Showing posts from March, 2014

In which the answer is twenty five days, if anybody's counting

If you weren't on Facebook this afternoon,  you still maybe heard the gasps from non-horse people  and the cheering (and face/palms) from the Usual Suspects.

I didn't show up at Fish Creek today planning to ride.  
Actually, I was just there yesterday, hanging out with Patty and Monica (and Connor) and photosynthesizing some extra spoons

And then, today, my friend Susan was supposed to take a riding lesson.

Only that didn't quite happen, so she and Duana and I ended up messing around rather extensively with Hana.

And then....well, Hana was all tacked up....and Duana's helmet fits me just fine...

...and it's not like I've never ridden this pony before!

And I was never going to "just walk" anyhow.

How was it?
I'll tell ya:
It was painless.
And how am I now?
Much, much happier.

In which water plus dirt can be a bad thing but WE ARE ALL FINE HERE

Usually, when rain combines with dirt, the result is mud.

But sometimes, the two combine to make a genuine, large-scale disaster.

That's what happened not far from Haiku Farm on Saturday morning.

IMPORTANT SPOILER: WE ARE ALL FINE!  The people and animals of Haiku Farm, the farm itself,  and all of the Usual Suspects are safe and sound on high ground.

But not everybody was that lucky.  It's taken me a couple of days to gather data, and I still haven't wrapped my head around it, and the number of missing persons continues to grow.  Here's what happened:

Around 11am on Saturday morning, a massive mudslide let loose on the north side of the north fork of the Stillaguamish River near the town of Oso.  The mud slid across the river, blocking it completely...and came to rest on top of a housing development on the south side of the river bend. There were about 50 houses, mobile homes, and live-aboard RV's in that neighborhood, about half of which were occupied full-time.

And t…

In which the virtues and limitations of spoons are explored (plus: poem!)

Roo is a spoon.

We discovered early in our lives with Roo that she isn't the sharpest knife in the drawer...she is, in fact, a spoon.

Being a spoon is perfectly fine with Roo.  She's a happy spoon--a spoon that doesn't have to worry about much, a spoon that is secure in her place in our home and a spoon who is happy to know that she's perfectly capable of doing everything we ask her to do. Whether it's barking at crows or walking slowly alongside somebody who doesn't walk very fast right now, Roo is the spoon for the job.

Also, there's something wonderful about the word "spoon."

It's one of those words that is fun to say:  Spoon.  Spoon.  Spoon.

It turns out that, in the world of people who are chronically ill or undergoing extreme physical stress (like chemotherapy), the word "spoon" has a connotation that the rest of the world doesn't really know about.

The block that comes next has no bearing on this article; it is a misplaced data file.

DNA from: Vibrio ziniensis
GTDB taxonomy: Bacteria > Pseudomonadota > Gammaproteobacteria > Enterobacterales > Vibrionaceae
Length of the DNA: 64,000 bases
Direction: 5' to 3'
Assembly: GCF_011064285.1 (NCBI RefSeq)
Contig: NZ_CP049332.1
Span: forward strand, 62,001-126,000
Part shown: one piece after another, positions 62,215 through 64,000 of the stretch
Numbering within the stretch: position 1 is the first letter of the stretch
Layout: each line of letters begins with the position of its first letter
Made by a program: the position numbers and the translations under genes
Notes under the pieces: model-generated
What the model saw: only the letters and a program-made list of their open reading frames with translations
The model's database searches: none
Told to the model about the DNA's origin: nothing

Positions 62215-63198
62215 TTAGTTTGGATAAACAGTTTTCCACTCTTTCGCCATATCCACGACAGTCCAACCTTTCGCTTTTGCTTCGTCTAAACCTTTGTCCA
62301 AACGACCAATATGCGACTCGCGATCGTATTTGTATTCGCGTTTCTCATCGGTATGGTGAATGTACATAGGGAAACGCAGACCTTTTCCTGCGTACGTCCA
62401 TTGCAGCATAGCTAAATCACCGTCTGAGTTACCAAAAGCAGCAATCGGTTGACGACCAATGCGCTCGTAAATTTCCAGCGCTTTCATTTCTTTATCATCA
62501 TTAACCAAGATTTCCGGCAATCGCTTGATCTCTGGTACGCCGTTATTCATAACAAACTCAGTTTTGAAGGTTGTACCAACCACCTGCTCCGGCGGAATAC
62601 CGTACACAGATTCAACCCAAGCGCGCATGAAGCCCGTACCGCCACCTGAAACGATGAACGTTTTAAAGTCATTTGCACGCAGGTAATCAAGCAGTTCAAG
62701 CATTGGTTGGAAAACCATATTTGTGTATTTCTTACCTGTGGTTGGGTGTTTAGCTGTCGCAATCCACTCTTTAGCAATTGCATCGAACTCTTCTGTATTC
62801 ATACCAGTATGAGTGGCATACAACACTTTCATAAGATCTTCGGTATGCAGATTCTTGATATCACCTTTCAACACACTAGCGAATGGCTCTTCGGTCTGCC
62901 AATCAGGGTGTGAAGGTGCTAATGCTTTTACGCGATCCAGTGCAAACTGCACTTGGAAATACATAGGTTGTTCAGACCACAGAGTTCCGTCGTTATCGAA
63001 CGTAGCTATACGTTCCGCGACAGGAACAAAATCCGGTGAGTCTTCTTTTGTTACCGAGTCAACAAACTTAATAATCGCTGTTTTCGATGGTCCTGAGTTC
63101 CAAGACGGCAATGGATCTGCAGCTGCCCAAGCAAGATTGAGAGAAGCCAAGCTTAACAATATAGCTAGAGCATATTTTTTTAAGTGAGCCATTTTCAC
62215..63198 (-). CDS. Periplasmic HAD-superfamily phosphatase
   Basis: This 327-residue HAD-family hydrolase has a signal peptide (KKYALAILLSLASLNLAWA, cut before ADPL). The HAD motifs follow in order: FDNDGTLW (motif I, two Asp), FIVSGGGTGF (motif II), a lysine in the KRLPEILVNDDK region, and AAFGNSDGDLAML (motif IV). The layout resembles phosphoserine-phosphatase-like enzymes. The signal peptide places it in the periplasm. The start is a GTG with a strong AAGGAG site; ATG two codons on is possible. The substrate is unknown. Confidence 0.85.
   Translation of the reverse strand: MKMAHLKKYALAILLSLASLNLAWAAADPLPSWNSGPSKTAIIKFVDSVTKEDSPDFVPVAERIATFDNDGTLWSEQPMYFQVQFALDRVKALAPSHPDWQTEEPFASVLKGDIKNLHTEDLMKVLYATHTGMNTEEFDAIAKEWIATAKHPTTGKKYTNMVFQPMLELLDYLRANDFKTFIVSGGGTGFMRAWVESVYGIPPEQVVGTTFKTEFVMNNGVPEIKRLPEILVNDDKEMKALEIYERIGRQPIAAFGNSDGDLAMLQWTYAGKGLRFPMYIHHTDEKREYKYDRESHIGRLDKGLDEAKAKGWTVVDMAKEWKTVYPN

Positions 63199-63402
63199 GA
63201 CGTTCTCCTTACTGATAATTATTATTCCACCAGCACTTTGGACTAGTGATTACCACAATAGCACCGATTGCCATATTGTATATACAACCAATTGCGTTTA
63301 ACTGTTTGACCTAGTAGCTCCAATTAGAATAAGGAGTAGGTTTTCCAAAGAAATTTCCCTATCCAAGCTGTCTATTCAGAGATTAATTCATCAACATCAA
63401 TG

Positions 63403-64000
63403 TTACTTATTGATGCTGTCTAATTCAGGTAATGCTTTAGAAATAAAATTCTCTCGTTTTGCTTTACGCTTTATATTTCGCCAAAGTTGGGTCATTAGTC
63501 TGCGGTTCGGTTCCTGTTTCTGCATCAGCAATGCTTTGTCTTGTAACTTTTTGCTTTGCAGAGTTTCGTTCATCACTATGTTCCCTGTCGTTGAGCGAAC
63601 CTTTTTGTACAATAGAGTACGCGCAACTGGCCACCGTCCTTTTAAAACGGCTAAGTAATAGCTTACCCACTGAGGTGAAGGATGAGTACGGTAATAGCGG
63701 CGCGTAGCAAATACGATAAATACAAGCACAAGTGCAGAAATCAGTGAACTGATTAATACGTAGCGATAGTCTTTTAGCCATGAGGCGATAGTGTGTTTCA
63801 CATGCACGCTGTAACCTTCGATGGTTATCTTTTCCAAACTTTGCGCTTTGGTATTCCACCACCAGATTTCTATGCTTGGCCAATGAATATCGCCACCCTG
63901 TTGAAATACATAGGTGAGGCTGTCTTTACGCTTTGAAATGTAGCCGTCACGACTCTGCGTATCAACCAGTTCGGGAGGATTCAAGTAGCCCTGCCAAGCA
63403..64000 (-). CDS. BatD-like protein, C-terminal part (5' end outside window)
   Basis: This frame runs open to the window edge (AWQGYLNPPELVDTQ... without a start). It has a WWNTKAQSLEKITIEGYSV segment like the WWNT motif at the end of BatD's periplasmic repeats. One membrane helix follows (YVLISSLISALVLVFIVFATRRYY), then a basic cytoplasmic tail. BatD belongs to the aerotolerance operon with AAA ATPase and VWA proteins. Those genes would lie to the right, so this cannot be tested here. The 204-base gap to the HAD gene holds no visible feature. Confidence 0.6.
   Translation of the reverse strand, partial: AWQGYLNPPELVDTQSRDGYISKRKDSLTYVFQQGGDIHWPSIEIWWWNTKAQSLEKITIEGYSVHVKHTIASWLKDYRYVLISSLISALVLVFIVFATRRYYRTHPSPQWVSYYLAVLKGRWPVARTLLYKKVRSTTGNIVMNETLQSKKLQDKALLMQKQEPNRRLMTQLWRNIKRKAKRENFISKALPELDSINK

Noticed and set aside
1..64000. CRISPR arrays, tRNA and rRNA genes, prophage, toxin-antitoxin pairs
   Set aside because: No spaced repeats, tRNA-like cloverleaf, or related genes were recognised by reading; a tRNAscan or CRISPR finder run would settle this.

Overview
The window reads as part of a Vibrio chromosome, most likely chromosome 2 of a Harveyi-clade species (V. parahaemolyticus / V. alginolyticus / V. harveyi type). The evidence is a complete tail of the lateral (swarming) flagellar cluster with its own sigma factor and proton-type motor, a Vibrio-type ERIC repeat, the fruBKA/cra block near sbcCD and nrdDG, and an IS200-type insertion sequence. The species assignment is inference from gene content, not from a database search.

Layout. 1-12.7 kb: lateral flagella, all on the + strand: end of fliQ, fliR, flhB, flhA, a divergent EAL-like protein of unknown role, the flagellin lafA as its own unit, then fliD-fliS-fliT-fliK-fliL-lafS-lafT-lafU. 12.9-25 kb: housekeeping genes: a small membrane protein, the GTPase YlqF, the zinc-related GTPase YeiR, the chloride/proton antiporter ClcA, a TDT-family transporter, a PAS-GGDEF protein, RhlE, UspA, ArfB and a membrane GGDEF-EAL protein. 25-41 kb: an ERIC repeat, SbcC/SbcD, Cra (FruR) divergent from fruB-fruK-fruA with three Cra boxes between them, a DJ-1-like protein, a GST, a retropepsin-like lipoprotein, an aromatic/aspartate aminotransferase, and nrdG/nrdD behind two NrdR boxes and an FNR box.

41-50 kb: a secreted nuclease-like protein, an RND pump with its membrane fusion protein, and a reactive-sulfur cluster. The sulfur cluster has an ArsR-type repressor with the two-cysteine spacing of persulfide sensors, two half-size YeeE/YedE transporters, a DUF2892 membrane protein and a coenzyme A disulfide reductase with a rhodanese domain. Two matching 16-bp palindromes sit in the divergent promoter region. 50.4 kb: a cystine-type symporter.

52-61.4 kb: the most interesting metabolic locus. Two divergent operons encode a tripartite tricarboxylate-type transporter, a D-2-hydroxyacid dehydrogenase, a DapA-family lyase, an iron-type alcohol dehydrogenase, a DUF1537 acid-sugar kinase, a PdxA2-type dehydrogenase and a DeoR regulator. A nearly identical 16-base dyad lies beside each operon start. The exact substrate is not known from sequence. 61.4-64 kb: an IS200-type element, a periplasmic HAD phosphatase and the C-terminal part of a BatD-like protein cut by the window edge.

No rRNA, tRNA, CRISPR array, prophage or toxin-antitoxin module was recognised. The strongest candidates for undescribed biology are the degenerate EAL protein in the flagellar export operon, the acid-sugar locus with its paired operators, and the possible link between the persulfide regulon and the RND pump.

You can read the original "spoon" essay by Christine Miserandino…

In which this post has some flowers but mostly horses (as I promised)

In my last post, I promised a break from the medical (non-) drama that currently focuses my life, and that's what this post is all about.

(one-sentence update on the hip replacement:  I'm two weeks out from surgery, walking with decreased limp and decreased pain and decreased meds, but not riding yet because I'm not completely stupid, although sometimes that is debatable.)

Let's start with the flowers, because that part will be brief.  It's MARCH, fer cryin' out loud--although we had a sunbreak  today, it only lasted about 20 minutes, which isn't much inspiration for photosynthesis.

Here in the Swampland, our first "spring flowers" look like escapees from the movie set of Jurassic Park--mostly horsetail and skunk cabbage (aka Swamp Tulips).  It's even a little bit early for those, although I have seen some sprouting up in the marshland beside our road.  This is the first springtime in several decades I haven't documented their emergence fr…

In which recovery from hip surgery is described in detail

If you're the squeamish-about-human-body-stuff kind of reader, stop reading now, and catch up with the narrative on the next post, okay?   
Next post will have flowers and ponies and stuff, I promise.   'Bye now!

For the rest of y'all:
It's come to my attention that I'm not the only person in the world who needed/needs a total hip replacement...and not only that, I'm not the only equestrian in that situation.  
So, for folks facing the situation, as well as for folks who have to live with the ongoing whining of friends and family facing the situation, here's my account of the recovery process so far.  
This post focuses on stuff I was told, stuff they forgot to tell me, and stuff they told me and I didn't believe--it's all here, plus updates for my friends and family who are curious but too polite to ask.
Not pretty, some of it.  But, hopefully, useful.
First stop:  The hip replacement recovery medicine cabinet.
Party Central, amiright?

Writing everyth…